Insurance companies, such as Chubb, are making a ransomware Bitcoin correlation, saying that the cryptocurrency’s rising price is leading to more ransomware attacks.
Few things are as aggravating as having to pay a criminal ransom in order to gain access to your own files. Ransomware attacks have targeted everything from major corporations down to a local transit authority, and they’re increasing in frequency. Some of the insurance companies who have to deal with the fallout of such attacks are making a ransomware Bitcoin connection, saying that the rising number of such attacks is the cryptocurrency’s fault.
In an interview with Bloomberg, three insurance companies laid the blame for an increase in ransomware claims upon Bitcoin’s shoulders. One such company is Zurich-based Chubb, and one of their executive vice presidents, Michael Tanenbaum, said that it’s the increased value of the cryptocurrency that is driving hackers to strike more often.
Tanenbaum says 2017 has seen a “massive escalation” in both the number of ransomware attacks and the amount of payments made in bitcoins. As insurance companies are on the hook (as long as the company has such a policy), they keep a keen eye on how much such hacking costs them.
How big are the payouts becoming for insurance companies? The largest claim before 2017 was $17,000. That amount is pocket change as Tanenbaum says that, around midyear, the top payouts for ransomware attacks on corporations went over $1 million. That’s quite a jump.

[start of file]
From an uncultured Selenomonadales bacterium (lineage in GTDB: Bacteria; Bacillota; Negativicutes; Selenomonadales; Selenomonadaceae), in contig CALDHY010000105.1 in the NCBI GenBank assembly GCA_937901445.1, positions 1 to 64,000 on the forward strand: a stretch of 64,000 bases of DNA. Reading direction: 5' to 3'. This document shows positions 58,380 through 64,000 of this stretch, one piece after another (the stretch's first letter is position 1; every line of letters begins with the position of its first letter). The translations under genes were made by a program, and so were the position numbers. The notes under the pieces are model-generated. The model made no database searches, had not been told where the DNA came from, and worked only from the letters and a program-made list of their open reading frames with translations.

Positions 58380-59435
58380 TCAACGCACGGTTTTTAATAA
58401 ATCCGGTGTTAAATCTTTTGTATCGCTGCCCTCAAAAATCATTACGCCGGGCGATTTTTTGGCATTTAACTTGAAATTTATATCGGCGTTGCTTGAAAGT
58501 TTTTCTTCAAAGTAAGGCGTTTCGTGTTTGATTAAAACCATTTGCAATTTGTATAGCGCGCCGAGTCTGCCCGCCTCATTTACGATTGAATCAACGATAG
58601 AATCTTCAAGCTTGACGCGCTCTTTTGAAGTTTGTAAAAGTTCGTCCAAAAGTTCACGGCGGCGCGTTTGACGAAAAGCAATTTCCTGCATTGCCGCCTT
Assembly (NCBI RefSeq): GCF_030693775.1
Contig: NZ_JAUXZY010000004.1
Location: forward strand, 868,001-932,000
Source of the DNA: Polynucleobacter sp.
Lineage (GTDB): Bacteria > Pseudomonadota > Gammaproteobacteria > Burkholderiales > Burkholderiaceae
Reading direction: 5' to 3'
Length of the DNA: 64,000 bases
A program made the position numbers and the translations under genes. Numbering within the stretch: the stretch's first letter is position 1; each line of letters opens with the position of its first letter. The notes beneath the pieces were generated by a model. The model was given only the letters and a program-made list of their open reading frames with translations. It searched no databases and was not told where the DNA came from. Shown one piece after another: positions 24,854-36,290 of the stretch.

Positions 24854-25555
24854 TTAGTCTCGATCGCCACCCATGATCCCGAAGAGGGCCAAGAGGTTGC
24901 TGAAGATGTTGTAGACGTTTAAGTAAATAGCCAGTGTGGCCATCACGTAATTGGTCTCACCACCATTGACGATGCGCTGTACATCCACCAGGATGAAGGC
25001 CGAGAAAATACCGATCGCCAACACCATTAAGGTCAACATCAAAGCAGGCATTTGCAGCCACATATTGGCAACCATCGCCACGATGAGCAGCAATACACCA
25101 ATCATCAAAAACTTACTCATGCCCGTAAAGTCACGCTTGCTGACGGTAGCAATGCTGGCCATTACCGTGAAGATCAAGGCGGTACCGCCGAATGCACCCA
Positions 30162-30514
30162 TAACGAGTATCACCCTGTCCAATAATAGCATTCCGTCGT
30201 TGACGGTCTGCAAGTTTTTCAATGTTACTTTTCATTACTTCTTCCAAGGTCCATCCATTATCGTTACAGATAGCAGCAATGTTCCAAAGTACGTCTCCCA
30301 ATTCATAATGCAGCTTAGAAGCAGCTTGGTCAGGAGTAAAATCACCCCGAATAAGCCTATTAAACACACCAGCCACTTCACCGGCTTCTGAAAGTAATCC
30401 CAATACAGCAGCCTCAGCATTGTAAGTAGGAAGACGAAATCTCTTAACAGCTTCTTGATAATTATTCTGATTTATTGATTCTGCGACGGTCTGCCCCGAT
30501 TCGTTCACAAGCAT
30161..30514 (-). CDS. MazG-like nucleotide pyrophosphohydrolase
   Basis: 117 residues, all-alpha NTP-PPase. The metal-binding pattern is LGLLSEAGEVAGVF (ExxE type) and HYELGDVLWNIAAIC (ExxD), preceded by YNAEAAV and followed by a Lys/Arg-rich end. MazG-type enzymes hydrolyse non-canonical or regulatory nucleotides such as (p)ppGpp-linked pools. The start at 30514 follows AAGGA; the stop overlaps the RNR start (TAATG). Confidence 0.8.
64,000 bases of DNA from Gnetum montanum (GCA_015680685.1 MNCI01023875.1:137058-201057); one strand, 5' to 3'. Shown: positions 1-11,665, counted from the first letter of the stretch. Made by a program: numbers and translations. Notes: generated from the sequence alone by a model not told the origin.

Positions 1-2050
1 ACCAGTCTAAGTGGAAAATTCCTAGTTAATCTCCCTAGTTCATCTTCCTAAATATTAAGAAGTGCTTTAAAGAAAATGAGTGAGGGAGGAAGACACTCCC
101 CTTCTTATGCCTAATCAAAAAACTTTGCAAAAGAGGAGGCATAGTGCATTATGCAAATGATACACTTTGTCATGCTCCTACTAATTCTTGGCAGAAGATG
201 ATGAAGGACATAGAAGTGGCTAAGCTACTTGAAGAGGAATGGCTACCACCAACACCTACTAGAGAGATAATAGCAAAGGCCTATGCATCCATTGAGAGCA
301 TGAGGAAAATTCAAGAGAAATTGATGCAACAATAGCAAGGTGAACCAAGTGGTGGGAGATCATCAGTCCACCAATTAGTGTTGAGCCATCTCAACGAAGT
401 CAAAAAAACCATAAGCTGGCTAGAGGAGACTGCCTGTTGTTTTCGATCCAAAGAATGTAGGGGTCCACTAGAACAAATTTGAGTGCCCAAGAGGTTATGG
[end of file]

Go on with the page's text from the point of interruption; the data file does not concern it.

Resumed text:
Hackers Becoming More Emboldened
Two other ransomware specialists, Kivu Consulting and Navigant Consulting, agree with Chubb over Bitcoin and the increasing ransomware attacks. They note that the frenzy surrounding the increasing value of Bitcoin has emboldened hackers. Winston Krone of Kivu Consulting notes that ransom demands from $250,000 to $500,000 are now a weekly occurrence but were totally nonexistent six months ago.
An executive at Beazley Plc, Kimberly Horn, says that ransomware claims at the company are up a staggering 70% this year. She adds:
Because the price of bitcoin has seen a dramatic spike in the latter half of 2017, it has made the overall price of demands much larger.
It may be true that there is a ransomware Bitcoin correlation. Criminals love the anonymity of cryptocurrency, but just because bitcoins are worth more doesn’t necessarily mean that more attacks are going to be made. If a hacker wanted a higher payout for their crime, they could always ask for a higher ransom. However, the instantaneous and anonymous nature of using Bitcoin can be a component of the increased attacks. Having to deal with wire transfers and other means of ransom payments could get complicated. Having a sum of virtual currency sent to a wallet address is so much easier.
Then there’s the fact that success breeds imitation. Companies were quite willing to pay ransomware demands, especially if the demands were not too high, as it was cheaper than fighting back. Acquiescing to criminals always ensures that more criminals will line up to rob you.
Another factor in increased attacks and payment demands is ease. With just some malicious code and the click of a mouse button, an attack can be unleashed anywhere in the world, and the hackers can range from single individuals to rogue states, such as North Korea.
In the end, as long as there’s money to be made from a ransomware attack, they’re going to keep on happening.
Do you think that there’s a ransomware Bitcoin price correlation? Let us know in the comments below.
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